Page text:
State school aid will drop 5.2 percent statewide and 4.9 percent for the Wauwatosa School District from the last school year to this, according to figures released Monday by the state Department of Public Instruction.
For Wauwatosa residents, this will mean an increase in property taxes estimated at 3.64 percent, said John Mack, the district's director of business services.
State aid to the school district will drop from $17.82 million for the 2011-2012 school year to $16.94 million for the 2012-2013 school year, a decrease of $873,570, or 4.9 percent, according to DPI figures.
School district taxpayers already were projected to pay more for two years.
At its last meeting, the Tosa School Board passed a resolution to impose a special, two-year increase in the property tax of about 2.5 percent to recoup more than $2 million it had to pay to the city in an erroneous property-tax collection case involving the Wheaton Franciscan outpatient healthcare facility at 201 N. Mayfair Road . For a home valued at $250,000, that amounted to an estimated $51 in extra property tax per year, for two years.
Mack said any levy increase would be in addition to the special two-year collection.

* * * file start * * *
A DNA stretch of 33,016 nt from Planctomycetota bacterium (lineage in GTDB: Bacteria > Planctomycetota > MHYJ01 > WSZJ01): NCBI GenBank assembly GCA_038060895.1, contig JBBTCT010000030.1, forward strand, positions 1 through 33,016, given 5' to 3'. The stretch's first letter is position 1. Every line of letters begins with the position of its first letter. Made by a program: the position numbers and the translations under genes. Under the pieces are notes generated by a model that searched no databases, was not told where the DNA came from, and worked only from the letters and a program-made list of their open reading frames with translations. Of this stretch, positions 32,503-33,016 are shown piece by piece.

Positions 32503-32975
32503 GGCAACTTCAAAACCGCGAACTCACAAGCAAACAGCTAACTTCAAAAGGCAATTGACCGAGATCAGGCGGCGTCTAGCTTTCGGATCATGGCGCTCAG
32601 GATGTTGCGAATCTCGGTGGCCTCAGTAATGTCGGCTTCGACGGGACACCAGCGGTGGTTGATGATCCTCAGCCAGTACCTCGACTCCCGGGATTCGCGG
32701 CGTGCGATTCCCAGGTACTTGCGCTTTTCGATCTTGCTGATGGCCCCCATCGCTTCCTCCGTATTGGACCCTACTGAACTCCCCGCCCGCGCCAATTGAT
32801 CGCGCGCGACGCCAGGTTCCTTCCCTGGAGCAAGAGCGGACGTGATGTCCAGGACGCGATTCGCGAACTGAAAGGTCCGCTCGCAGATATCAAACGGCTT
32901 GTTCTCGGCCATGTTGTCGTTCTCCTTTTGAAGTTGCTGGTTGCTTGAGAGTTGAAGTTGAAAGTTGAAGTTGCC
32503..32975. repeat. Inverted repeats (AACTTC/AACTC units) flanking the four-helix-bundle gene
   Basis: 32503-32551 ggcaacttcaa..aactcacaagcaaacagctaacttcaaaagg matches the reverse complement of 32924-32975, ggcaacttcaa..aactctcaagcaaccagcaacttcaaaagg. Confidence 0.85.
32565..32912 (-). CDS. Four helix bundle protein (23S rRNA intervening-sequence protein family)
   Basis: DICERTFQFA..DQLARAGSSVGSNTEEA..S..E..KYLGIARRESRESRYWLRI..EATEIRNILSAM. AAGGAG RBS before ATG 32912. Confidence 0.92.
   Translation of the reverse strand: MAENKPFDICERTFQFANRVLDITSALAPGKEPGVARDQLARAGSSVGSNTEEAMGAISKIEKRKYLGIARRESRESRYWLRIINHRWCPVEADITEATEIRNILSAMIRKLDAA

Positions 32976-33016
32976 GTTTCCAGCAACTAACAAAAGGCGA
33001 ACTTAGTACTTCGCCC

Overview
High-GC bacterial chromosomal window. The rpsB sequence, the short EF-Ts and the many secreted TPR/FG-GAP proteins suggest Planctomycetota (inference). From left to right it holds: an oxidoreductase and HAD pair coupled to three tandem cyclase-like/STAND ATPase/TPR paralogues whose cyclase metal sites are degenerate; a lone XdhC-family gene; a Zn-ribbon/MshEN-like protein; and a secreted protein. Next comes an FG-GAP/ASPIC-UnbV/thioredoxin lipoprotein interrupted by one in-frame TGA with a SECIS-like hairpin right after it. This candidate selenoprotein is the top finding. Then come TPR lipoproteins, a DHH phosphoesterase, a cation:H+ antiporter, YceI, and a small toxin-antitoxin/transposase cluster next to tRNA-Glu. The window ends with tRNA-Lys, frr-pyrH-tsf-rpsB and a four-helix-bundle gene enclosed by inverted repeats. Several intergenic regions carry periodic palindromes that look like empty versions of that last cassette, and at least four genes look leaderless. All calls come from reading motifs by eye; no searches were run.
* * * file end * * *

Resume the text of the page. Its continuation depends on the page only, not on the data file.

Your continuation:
"Our levy is going to go up," he said, despite the fact that the district made "significant school cuts."
The news comes after the budget is completed and makes it difficult to plan because state school aid figures are released so late.
"It's not, I guess, what I had hoped," Mack said.
Other area districts saw even greater declines, while others rose.
The Elmbrook School District saw its state aid decline 11.28 percent. Brown Deer lost 15.10 percent; Glendale-River Hills dropped 14.67 percent; and Nicolet's aid fell 15.10 percent.
Among area school districts, Greendale gained 16.95 percent, and Greenfield was up 5.72 percent. Oak Creek-Franklin school aid was up 1.54 percent, and Waukesha's aid increased 1.44 percent.
Aid to the Milwaukee School District was almost flat, with a decline of just 0.60 percent.
State school aid is intended to reduce reliance on property taxation to fund public education, and seeks to guarantee "basic educational opportunity" to all students regardless of a community's ability to pay, according to the DPI.
A complex formula based on enrollment, property values, per-pupil spending and other factors affect changes in aid.
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